Last October a scary thing happened. The annual Ghost Train built and run by the Los Angeles Live Steamers (LALS) pronounced the popular attraction dead on the tracks and announced it would forever go dark. Many lovers of the playfully haunted locomotives felt sucker-punched with the news and wobbled as if someone had told them that Christmas was cancelled, Sacks of mail from the community were delivered to the property adjacent to Travel Town begging to let their children see the friendly ghosts that were way cooler than Casper one last time, but it was all for nought. The decision to put the last nail in the coffin of the whimsical miniature trains stood firm.
After a year of continued letters offering to help to revive the 16 year old attraction and fund raiser, the true spirit of “Never Give Up The Crypt’ came through. The Seventh and a Quarter-inch gauge steam powered choo choos are once again taking Halloween lovers on a slow and dark ride of seasonal phantasmagoria. I haven’t been this excited since I ran into Lon Chaney Jr. as a kid, and later Vincent Price as a teen.
Before I express my views on its return, let’s set the record (or spine) straight and find out the reason it went dark. The short story is that many of the club members got burnt out on the event, and on each successive year it would grow, necessitating out side help, which could be tricky sometimes since everything is done by volunteers. The other reason that it was voted to be nixed was that there is so much damaged infrastructure — like bridge supports and air vents and water mains caused by the heavy traffic that comes with the annual ghost train. In other words, it was doing as much harm as it was good with its fund raising for the approaching year. Los Angeles is mad about Halloween and love it’s great parks. so the good and bad of the situation saw long sell out lines every year. It gave LALS money for repairs, but put great stress on the tracks.
The Man (or maybe necromancer) in charge of breathing new blood into these mini iron horses (or iron hearses, if you will) is Gary Baker, a man of many talents with a great sense of community. Gary has had a passion for the spooky ever since he was a wee spirit. At the age of eight, he was running a charity haunted house and carnival in his backyard. His love of trains easily matched his passion for haunting. His grandparents had an auto store and in the back were Lionel trains, so visiting was a double win. Today Gary is a master of the four C’s: Communication, Courage and Cinematic Creepiness. He was one of the originators of Scare L.A., and then broke off to helm his own phantom ship named Midsummer Scream, a convention for serious haunters who want to get an early start and plan a masterpiece of their own with products and installations from various sources. It Takes place on the last weekend of July. I was there this year. It was mega cool.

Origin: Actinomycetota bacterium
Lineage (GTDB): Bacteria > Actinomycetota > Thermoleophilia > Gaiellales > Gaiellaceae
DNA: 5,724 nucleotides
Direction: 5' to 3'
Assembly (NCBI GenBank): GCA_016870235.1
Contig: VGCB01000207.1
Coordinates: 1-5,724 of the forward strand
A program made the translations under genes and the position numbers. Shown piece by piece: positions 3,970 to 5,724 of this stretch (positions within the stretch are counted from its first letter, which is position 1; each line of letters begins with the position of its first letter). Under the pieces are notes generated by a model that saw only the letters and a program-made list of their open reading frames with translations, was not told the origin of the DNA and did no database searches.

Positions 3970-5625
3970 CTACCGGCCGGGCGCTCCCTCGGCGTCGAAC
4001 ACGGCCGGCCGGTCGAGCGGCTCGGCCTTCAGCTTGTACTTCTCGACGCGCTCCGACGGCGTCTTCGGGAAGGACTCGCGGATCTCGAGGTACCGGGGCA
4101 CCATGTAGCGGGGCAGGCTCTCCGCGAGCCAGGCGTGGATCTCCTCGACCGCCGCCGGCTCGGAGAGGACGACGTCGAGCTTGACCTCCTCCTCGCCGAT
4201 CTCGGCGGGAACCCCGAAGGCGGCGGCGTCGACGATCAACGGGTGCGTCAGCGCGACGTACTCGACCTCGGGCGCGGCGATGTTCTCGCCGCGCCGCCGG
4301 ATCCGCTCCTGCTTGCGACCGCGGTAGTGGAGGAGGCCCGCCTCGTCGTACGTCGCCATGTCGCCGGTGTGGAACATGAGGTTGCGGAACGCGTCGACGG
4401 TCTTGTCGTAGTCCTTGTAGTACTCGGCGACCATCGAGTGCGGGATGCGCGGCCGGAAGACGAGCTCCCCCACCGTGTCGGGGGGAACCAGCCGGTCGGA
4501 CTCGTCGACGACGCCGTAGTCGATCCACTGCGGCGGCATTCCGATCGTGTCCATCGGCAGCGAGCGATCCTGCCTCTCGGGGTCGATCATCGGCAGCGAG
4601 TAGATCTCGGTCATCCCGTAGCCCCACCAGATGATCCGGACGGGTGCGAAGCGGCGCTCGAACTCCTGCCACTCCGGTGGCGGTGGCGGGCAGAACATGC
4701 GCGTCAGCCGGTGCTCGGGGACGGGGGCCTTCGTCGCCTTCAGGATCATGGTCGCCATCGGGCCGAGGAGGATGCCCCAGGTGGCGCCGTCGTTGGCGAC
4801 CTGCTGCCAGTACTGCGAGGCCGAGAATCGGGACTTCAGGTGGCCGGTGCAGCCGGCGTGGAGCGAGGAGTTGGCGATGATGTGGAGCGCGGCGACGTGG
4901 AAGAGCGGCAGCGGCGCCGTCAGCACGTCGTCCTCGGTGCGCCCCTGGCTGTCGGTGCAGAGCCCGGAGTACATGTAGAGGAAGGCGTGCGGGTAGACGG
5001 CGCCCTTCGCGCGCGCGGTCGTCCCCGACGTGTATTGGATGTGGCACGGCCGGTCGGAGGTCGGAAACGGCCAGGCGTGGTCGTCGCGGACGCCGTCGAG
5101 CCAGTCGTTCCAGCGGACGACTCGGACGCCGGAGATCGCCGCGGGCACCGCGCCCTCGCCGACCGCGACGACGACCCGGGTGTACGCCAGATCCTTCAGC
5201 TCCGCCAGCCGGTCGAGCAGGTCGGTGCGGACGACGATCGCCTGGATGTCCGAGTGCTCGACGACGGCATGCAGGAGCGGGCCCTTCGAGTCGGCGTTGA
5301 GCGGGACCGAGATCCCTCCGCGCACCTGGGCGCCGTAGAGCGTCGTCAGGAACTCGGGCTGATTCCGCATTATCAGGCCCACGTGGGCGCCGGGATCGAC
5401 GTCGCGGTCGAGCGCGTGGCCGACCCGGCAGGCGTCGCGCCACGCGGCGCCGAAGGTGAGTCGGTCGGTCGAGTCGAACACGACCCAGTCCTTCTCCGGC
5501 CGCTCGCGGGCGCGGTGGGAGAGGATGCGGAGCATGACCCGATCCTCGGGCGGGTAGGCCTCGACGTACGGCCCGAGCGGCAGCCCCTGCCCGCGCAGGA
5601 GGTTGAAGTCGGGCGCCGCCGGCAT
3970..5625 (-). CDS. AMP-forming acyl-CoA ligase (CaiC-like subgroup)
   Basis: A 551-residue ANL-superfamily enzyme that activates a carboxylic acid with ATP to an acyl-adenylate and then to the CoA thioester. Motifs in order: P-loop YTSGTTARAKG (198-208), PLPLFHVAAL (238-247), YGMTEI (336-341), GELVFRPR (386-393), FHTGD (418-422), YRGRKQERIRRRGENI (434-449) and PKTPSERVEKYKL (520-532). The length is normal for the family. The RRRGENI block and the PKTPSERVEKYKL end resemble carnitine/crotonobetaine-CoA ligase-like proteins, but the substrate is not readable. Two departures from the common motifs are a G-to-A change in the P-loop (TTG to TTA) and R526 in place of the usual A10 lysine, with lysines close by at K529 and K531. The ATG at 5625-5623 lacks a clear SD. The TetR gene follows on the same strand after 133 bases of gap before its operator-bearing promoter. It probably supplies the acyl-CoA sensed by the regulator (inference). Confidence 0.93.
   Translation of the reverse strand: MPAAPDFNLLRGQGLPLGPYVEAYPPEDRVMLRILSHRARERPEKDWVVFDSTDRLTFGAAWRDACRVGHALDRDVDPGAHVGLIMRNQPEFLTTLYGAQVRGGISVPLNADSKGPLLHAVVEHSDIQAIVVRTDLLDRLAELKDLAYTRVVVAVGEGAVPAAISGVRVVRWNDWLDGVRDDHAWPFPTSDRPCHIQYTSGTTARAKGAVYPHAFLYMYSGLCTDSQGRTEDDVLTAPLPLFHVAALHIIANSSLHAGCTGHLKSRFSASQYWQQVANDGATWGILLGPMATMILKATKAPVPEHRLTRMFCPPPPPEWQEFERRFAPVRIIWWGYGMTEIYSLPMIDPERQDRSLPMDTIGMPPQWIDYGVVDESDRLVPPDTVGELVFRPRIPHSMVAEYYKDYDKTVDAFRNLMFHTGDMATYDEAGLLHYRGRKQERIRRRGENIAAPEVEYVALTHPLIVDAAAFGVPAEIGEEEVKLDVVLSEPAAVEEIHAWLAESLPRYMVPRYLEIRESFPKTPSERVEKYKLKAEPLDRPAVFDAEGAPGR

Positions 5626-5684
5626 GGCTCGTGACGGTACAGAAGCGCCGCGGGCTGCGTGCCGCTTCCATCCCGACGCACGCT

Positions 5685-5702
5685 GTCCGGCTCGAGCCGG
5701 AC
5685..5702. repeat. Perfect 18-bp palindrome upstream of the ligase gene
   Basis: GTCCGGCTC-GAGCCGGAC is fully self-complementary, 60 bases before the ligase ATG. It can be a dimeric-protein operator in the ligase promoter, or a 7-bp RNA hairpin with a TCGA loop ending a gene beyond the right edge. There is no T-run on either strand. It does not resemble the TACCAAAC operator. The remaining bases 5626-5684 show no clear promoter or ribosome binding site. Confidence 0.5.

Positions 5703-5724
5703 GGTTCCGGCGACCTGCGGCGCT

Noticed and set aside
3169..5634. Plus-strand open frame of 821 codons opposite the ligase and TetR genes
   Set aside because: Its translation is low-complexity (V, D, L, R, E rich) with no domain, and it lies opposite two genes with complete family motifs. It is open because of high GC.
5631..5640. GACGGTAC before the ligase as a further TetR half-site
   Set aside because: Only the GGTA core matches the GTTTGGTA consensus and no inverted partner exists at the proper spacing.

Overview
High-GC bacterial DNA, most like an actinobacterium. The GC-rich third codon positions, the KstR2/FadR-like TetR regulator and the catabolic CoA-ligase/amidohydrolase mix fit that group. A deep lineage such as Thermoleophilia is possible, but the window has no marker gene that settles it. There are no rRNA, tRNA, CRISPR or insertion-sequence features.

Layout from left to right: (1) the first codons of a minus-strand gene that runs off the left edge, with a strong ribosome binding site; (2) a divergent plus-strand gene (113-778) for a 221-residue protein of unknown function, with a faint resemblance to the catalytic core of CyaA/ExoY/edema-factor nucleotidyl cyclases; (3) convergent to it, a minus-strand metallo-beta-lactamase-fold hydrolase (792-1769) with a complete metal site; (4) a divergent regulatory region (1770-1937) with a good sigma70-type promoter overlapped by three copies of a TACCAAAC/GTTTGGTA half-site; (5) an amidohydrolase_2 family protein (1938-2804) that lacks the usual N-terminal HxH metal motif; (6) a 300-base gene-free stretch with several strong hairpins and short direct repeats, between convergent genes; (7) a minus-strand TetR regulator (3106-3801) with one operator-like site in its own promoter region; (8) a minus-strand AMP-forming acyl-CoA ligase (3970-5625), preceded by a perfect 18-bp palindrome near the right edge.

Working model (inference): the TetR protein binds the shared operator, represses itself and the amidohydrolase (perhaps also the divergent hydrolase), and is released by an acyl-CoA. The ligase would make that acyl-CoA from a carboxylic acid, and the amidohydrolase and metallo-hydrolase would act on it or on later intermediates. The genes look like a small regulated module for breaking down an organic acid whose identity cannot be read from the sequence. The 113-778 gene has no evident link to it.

On to this year’s revival. Although some tots five and under may be spooked by the open air excursion into a Nightmare Before Christmas-type of environments, it’s basically very family-friendly and focuses on the antics of skeletons much like the sadly defunct Boney Island in Burbank., Expect hearty pirate skeletons, skeleton gold miners, skeleton mariachis and a flatulent bonehead forever making sound effects to the song Moon River. Perhaps not every parent’s choice of humor, but the kids all howl every time they pass by. The mile-plus track also includes a large selection of inflatables and ghostly projections. Our favorite part for me and my gal are the rabid raccoons rattling through the trash cans. They are just so cute! In short, even though a few damaged set pieces didn’t make it back, the train has made a grand comeback and the twenty-minute slow ride for a twenty dollar donation is worth the price. You won’t see anything like it outside of Disneyland.
WIll the train be returning from the netherworld next year? The spirits and the conductors have not decided yet, so plan your next weekends plus Oct 30th and 31st to make a visit to 5202 Zoo Drive, Los Angeles 90027 from the hours of 7:00 p.m. to 10:00 p.m. no one will be turned away if they are in line between those hours. On select nights silly Monster Mash type rockers, The Rhythm Coffin inspire the tots to twist and do the Graveyard Stomp.
I’d like to personally thank Gary Baker, Diana Manchester and all of the Steamer volunteers for their graciousness and hard work in assisting this article and for returning to L.A. a grand tradition in the name of spooky fun.
Photos courtesy of Hollywood Gothique and Theme Park Adventure.
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R.I.P. Los Angeles Live Steamers Ghost Train in Griffith Park 2001-2015
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